By Heidi Stevens
WWR Article Summary (tl;dr) A fascinating new Atlantic article takes a deep dive into what author Kate Julian dubs “the sex recession.”
The good news is young people are having sex later and less frequently than previous generations.
The bad news is young people are having sex later and less frequently than previous generations.
A fascinating new Atlantic article takes a deep dive into what author Kate Julian dubs “the sex recession.”
“To the relief of many parents, educators, and clergy members who care about the health and well-being of young people, teens are launching their sex lives later,” Julian writes. “From 1991 to 2017, the Centers for Disease Control and Prevention’s Youth Risk Behavior Survey finds, the percentage of high-school students who’d had intercourse dropped from 54 to 40 percent. In other words, in the space of a generation, sex has gone from something most high-school students have experienced to something most haven’t. (And no, they aren’t having oral sex instead, that rate hasn’t changed much.)”
The statistics cut across race, gender and educational level.
This, despite the fact that sex has arguably never been easier to find (Hi, Tinder) or regarded with less shame.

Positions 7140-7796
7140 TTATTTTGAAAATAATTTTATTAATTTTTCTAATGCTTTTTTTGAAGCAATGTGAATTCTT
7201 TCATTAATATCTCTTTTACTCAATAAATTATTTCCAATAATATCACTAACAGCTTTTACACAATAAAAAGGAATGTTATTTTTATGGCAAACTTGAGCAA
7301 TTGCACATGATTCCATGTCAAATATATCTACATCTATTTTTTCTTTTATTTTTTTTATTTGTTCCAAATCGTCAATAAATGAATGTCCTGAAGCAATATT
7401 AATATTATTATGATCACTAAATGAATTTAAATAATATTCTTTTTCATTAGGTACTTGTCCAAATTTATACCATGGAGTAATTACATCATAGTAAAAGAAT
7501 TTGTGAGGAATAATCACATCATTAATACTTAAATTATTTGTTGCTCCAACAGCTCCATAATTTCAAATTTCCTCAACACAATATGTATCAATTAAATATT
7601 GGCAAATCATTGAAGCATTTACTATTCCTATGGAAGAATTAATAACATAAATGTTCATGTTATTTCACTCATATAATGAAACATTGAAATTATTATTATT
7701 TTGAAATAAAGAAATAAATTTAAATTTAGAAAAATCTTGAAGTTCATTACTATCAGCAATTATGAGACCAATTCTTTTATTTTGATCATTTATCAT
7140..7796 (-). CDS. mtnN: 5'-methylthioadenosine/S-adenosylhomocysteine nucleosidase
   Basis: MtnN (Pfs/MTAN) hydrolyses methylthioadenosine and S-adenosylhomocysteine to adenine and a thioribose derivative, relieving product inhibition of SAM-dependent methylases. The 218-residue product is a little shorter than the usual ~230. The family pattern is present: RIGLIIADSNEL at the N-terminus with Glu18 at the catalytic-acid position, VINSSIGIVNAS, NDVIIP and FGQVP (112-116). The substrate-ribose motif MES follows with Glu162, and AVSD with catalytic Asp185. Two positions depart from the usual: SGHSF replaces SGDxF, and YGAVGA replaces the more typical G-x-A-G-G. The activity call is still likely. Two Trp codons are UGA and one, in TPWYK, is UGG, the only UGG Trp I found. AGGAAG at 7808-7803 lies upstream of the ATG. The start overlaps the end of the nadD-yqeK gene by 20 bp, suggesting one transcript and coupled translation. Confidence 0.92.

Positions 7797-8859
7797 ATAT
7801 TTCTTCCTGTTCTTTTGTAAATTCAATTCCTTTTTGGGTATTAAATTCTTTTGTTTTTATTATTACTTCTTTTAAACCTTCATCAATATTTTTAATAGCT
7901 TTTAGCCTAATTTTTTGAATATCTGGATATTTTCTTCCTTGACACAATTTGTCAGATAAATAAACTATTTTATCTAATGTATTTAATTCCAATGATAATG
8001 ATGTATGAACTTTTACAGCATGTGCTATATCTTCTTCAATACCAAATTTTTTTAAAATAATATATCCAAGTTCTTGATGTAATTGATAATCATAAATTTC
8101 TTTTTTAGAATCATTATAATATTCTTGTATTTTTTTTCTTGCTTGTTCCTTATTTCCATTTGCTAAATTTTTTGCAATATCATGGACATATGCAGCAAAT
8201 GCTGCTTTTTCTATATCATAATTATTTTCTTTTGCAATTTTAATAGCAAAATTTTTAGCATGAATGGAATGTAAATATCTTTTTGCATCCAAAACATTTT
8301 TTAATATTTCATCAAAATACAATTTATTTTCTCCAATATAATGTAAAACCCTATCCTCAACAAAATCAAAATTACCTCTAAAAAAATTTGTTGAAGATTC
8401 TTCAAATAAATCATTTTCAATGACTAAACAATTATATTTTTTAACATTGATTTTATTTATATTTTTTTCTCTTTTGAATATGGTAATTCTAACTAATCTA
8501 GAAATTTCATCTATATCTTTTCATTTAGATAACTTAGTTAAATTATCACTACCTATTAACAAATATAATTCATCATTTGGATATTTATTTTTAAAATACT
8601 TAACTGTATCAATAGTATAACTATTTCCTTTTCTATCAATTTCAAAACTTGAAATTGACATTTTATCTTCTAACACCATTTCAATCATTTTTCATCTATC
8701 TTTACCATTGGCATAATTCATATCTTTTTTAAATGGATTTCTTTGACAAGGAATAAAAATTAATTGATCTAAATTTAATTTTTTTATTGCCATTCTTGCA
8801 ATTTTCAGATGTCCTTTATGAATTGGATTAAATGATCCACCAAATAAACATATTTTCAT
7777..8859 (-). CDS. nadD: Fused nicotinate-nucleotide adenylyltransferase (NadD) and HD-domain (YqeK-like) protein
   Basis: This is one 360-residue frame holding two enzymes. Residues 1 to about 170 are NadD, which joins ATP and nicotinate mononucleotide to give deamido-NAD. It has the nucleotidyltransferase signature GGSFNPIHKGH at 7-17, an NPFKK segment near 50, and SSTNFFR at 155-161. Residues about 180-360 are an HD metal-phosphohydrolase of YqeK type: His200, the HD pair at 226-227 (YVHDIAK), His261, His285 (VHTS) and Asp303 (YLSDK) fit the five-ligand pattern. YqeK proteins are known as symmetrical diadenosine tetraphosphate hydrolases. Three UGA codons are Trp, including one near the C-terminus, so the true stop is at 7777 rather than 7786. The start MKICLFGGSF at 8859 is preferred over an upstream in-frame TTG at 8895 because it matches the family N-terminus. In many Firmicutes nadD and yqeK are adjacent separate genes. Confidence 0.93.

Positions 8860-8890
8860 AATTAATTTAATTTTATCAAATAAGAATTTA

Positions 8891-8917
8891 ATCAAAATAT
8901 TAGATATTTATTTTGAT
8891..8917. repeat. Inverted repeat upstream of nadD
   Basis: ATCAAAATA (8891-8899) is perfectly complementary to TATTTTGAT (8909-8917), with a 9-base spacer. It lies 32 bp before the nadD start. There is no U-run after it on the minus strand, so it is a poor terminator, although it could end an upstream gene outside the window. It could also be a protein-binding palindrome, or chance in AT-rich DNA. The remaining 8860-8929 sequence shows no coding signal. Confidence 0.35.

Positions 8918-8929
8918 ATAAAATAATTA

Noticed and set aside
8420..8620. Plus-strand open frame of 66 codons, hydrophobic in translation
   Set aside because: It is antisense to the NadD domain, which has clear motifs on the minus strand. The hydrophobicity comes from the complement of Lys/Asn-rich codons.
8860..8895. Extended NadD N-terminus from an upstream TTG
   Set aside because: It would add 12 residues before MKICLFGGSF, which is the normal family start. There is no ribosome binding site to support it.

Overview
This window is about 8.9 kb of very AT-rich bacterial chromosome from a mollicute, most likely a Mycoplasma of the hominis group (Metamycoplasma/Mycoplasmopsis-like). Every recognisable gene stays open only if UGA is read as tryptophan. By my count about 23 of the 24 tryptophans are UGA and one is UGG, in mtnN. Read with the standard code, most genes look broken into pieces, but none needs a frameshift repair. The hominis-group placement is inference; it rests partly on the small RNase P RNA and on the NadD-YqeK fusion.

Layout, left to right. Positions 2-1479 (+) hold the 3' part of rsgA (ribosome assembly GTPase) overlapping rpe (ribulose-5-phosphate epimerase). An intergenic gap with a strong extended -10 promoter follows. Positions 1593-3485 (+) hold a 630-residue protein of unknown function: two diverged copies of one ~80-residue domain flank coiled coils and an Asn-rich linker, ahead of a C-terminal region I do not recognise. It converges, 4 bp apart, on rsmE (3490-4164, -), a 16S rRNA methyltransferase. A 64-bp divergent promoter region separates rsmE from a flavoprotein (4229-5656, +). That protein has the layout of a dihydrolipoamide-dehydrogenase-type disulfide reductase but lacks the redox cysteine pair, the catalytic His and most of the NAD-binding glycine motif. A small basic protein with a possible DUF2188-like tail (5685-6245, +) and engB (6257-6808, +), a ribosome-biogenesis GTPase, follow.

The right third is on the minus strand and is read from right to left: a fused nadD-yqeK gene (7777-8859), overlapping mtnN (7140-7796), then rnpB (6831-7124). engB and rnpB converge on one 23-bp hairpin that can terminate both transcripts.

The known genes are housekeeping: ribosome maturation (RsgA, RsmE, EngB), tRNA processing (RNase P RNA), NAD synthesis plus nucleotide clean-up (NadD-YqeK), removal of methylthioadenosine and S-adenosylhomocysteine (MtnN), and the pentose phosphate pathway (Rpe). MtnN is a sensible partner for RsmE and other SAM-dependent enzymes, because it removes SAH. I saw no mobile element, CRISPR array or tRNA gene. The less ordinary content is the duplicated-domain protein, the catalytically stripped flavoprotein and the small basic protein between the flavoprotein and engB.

The share of Americans who say sex between unmarried adults is “not wrong at all” is at an all-time high, Julian notes, birth control is easy to access and we toss around terms like polyamory, kink and BDSM with abandon. (Hi, “Fifty Shades”).
“These should be boom times for sex,” Julian writes.
The fact that they’re not is, in many ways, good news. The U.S. teen pregnancy rate has been declining since the ’90s and is at a third of its modern high. Some experts, Julian notes, say the statistics indicate that young people feel less pressured into sex they don’t want to have, thanks to shifting gender expectations, a better understanding of consent and growing awareness of diverse sexual orientations, including asexuality.